Ankara History

Phrygian mythmakers will have you believe that gold-loving King Midas founded Ancyra (now Ankara). In reality, its history stretches back the Bronze Age, with early settlements providing a foundation for what would become the capital of modern day Turkey.

Alexander the Great conquered the city in 333BC but following his death a decade later, the city was bequeathed to Antigonid dynasty, led by Antigonus the One-Eyed.

That triggered a period in which Ankara was transferred from hand to hand, with Galatians, Romans, Byzantines and Seljuks all adding to its development. Nevertheless, with the seat of power firmly entrenched in Istanbul, Ankara never really grew beyond being a rather insignificant provincial city.

It found a place in the history books in 1402 when Timur, another Turkic ruler, defeated the Ottomans at the Battle of Ankara. But by the following year, the city had been recaptured by the Sultans, and it lapsed back into relative obscurity.

Things changed after WWI, when the defeat of the Ottoman Army in 1919 led to the Allied Forces taking control of Istanbul. Mustafa Kemal Atatürk, the first President of Turkey, chose Ankara as command centre of the nationalist resistance.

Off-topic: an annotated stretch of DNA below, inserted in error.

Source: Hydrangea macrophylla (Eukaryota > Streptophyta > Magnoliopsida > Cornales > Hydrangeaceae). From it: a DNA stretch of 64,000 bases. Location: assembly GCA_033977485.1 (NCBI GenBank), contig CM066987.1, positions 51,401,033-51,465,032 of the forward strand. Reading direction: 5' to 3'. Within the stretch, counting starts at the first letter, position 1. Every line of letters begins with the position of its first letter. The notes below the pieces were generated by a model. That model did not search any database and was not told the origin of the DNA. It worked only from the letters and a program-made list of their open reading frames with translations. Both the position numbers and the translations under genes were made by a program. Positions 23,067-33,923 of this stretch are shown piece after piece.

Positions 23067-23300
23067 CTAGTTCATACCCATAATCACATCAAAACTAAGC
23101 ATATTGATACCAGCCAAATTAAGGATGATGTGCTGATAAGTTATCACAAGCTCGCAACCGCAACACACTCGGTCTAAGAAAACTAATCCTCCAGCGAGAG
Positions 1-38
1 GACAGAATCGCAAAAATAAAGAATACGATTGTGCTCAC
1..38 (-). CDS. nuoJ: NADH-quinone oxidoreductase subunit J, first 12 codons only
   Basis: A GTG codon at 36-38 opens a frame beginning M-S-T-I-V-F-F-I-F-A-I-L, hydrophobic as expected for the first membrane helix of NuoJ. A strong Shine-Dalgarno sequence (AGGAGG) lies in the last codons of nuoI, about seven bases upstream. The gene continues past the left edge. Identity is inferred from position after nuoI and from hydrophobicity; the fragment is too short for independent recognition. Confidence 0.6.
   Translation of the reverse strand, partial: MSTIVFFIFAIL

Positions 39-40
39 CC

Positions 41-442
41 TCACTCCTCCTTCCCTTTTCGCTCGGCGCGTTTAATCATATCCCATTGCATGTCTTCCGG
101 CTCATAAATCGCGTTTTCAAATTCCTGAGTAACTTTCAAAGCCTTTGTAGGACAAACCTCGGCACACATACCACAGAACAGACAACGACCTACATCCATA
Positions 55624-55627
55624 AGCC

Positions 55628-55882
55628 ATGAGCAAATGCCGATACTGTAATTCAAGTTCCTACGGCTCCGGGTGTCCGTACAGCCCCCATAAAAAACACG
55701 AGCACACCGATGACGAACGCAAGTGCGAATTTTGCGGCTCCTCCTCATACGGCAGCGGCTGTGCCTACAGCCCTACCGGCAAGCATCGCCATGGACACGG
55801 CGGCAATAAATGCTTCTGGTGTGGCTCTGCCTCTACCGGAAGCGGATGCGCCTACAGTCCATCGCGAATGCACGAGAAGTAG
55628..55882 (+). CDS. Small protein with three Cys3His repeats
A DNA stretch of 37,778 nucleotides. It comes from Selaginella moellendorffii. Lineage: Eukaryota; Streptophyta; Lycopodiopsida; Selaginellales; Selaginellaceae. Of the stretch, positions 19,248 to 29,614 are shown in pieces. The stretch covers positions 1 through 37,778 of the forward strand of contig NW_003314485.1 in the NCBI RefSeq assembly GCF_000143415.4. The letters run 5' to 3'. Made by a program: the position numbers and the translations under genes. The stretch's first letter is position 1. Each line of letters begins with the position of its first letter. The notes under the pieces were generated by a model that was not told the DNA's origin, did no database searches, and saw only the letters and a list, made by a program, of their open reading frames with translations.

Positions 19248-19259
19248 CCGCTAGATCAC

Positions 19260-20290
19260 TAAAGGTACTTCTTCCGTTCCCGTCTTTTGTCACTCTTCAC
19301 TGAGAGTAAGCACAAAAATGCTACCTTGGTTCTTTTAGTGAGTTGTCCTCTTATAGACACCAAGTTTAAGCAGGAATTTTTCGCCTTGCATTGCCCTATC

Four years later, the Turkish Grand National Assembly voted to move the capital to Ankara indefinitely. Soon the city started to grow and in 1929 the Turkish Government ran a competition for an international architect to develop their capital.

It was won by German, Hermann Jansen, whose plans only made provisions for the middle- and upper-classes. The poor went on to build gecekondular (shanty houses) around the city edges.

Jansen’s plans, though, were never fully completed and he asked for his name to be removed from the project in 1938.

The city then grew organically, with new districts such as Yenişehir and Kızılay built atop Jansen’s streets in the place of the Ottoman-era buildings that once dominated.

Today, modern Ankara is a beguiling blend of contemporary and ancient and, although not quite as big as Istanbul, is the second most populous city in Turkey.

Did you know?
• Joe Strummer, lead singer of the Clash, was born in Ankara.
• The Roman Baths of Ankara were still in use up until the 8th century when they were largely destroyed by a fire.
• Kocatepe Mosque is one of the largest mosques in the world. It can hold up to 24,000 people.

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